“You said the aliens had sent it down and you wrote it,” says Menne. “I remember that because I felt that way too, where you started playing it and somehow, even though I hadn’t heard it before, I knew exactly where and how to join in singing.”

It’s fitting that “English Garden” is followed by “Mono no Aware” — another one of the album’s defining tracks, and one that Stereogum is premiering above — given it, too, was strengthened by an unexpected suggestion. “Mike [Davis] said he showed the song to Chris Walla, and we froze up,” recalls Pat Goodwin. “He goes, ‘Chris Walla said he really likes it, but he thinks it needs another chorus.’ And we all go, ‘Fuck, if Chris Walla says it needs another chorus, then we better add one.’ So Mike and I spent eight hours rearranging the end, adding that weird bridge, and segueing into this big chorus solely because he suggested that — and it made a massive difference. In a way, that kinda led to us using the piano from Transatlanticism for ‘Endling’ too.”

After listening through the album, it’s a bit surreal to realize the lyrics — which center around forgiveness, vulnerability, partnership, and mental illnesses — weren’t written by one person. Great Grandpa share the lyric-writing process relatively evenly, both in writing and editing. It’s an exercise so personal that most musicians can’t in good faith open themselves to such constructive criticism, especially from fellow bandmates. It’s one of a dozen testaments to the singular songwriting prowess of Great Grandpa. While Dylan Hanwright and Alex Menne may team up to write the lyrics to the anthemic “Treat Jar,” Pat Goodwin might tackle brooding opener “Dark Green Water” by himself while allowing Carrie Goodwin to suggest word-choice alternatives. It’s a collaborative ebb and flow.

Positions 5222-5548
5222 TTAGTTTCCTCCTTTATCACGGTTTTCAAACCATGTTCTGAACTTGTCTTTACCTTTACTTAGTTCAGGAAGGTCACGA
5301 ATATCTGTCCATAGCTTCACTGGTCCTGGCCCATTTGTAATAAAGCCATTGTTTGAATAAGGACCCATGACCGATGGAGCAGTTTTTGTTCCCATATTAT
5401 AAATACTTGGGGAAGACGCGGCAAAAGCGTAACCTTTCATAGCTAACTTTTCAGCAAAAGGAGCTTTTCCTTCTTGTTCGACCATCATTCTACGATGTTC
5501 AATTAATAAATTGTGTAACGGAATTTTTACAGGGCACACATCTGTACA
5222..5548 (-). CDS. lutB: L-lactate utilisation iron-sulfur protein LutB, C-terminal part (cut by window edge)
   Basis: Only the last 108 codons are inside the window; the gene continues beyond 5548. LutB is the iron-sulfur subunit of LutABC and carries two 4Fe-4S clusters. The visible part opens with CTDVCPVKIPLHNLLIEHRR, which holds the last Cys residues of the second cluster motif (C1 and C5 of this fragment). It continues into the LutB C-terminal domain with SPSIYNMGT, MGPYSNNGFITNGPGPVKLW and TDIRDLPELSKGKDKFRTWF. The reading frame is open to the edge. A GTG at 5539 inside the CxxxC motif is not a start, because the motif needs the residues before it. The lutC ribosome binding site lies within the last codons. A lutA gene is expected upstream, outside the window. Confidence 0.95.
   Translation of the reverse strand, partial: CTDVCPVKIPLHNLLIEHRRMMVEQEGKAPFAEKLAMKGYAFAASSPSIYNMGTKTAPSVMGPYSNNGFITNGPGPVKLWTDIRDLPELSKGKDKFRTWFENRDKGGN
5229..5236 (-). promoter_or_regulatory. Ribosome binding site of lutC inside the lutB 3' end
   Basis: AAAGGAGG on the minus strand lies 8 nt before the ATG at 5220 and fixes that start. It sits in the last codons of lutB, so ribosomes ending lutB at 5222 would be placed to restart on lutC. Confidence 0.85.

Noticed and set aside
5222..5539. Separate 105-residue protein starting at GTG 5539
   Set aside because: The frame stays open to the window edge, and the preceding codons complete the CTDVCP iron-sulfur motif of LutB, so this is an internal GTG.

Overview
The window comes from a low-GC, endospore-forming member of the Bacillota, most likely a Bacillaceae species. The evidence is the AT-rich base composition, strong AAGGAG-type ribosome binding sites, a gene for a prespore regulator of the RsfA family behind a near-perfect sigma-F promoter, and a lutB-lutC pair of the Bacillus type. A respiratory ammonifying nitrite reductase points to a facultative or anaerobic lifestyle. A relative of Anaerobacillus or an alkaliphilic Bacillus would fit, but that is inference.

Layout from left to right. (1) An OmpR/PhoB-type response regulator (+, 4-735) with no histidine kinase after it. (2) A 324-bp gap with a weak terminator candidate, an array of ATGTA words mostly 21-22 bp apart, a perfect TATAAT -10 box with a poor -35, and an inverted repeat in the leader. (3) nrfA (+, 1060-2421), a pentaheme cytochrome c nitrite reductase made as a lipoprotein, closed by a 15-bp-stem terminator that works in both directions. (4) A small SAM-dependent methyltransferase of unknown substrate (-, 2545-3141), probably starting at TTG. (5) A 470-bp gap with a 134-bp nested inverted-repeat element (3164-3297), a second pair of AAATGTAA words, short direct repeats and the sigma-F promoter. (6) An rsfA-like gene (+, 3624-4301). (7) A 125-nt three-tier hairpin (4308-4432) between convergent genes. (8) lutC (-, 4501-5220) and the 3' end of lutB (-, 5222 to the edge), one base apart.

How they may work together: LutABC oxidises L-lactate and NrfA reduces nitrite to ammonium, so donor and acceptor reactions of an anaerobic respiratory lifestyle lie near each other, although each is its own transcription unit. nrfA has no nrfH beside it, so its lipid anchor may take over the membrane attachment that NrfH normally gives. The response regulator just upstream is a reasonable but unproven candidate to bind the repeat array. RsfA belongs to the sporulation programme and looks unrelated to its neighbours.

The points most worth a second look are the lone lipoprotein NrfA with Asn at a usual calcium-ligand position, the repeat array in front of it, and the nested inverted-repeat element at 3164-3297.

CREDIT: West Smith

Two of the album’s most vivid songs come straight from Carrie Goodwin’s journals, a source she’d never tapped into prior. Over the phone, she tells me about the songs’ backstories. Inspired by the honest storytelling structure of country songs like Reba McEntire’s “Fancy” and Dixie Chicks’ “Goodbye Earl,” she decided to confront tough subjects that haunted her. In “Rosalie,” she recounts the life of a barely 80-year-old patient named Rosalie she served as a nursing assistant. Over their time together, she unintentionally taught Goodwin “how people can die before they’re actually dead.”

Her most sobering track is “Split Up The Kids,” where she opts for a taboo family subject: the intense, permanent separation of her father’s parents. After her grandmother cheated on her grandfather, the two divorced and split ownership of their children by gender. The only time she saw them together was at her grandfather’s funeral. In the song’s second verse, she recounts family gatherings where visiting time was split evenly — her grandfather came for the first half, her grandmother came for the second — only to have her grandfather storm out and drive away if her grandmother arrived earlier than expected.

“I haven’t taken this big of a personal risk in the band before, and I put off showing it to my family for a long time,” says Goodwin. “My mom called and left a voicemail. She said she played it for my dad, and they both were so moved by it that they cried. Just hearing that it touched them that much, and that it felt true to his experience, meant the world. Before writing the song, I didn’t think that much about how traumatic it must’ve been for him. Music is a great way for me to share how I’m feeling, especially since as a family we don’t acknowledge our emotions often.”